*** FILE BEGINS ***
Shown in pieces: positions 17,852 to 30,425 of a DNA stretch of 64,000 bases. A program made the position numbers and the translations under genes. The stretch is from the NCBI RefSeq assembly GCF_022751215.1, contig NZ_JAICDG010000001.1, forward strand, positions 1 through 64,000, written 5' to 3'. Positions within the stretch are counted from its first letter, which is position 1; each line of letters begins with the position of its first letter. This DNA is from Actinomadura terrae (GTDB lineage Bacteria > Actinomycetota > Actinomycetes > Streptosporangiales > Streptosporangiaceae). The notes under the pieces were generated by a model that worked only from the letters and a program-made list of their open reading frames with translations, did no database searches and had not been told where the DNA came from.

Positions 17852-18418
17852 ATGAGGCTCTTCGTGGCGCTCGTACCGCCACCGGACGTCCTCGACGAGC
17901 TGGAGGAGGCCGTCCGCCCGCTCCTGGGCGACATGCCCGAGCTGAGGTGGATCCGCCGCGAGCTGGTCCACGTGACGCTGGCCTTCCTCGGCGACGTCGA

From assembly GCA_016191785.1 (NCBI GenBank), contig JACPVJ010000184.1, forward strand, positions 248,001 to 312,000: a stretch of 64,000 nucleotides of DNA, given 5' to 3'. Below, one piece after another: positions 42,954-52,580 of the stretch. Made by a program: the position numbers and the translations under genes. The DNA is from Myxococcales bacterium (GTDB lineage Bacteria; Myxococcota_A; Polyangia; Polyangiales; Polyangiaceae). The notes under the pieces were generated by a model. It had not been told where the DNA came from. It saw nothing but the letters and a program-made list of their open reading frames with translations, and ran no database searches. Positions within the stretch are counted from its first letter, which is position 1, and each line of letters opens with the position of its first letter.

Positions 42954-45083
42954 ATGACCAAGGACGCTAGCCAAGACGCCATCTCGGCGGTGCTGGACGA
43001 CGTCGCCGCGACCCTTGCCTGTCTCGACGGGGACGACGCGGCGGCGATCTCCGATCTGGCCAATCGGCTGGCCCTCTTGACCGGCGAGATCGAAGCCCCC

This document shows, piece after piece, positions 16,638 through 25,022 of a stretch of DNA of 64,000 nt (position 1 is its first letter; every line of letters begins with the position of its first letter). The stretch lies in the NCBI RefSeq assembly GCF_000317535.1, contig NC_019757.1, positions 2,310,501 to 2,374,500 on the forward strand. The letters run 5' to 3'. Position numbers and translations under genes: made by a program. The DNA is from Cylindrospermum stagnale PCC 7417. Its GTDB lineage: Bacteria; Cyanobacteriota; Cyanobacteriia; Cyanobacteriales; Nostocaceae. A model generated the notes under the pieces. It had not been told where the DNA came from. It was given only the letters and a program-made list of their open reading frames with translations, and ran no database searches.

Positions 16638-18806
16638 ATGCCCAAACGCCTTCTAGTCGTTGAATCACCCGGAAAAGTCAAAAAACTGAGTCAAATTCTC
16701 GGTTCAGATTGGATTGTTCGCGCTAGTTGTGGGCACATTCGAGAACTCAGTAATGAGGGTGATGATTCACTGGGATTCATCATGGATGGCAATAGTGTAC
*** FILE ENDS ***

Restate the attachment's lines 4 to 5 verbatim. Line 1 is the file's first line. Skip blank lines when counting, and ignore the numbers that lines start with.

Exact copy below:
17901 TGGAGGAGGCCGTCCGCCCGCTCCTGGGCGACATGCCCGAGCTGAGGTGGATCCGCCGCGAGCTGGTCCACGTGACGCTGGCCTTCCTCGGCGACGTCGA

From assembly GCA_016191785.1 (NCBI GenBank), contig JACPVJ010000184.1, forward strand, positions 248,001 to 312,000: a stretch of 64,000 nucleotides of DNA, given 5' to 3'. Below, one piece after another: positions 42,954-52,580 of the stretch. Made by a program: the position numbers and the translations under genes. The DNA is from Myxococcales bacterium (GTDB lineage Bacteria; Myxococcota_A; Polyangia; Polyangiales; Polyangiaceae). The notes under the pieces were generated by a model. It had not been told where the DNA came from. It saw nothing but the letters and a program-made list of their open reading frames with translations, and ran no database searches. Positions within the stretch are counted from its first letter, which is position 1, and each line of letters opens with the position of its first letter.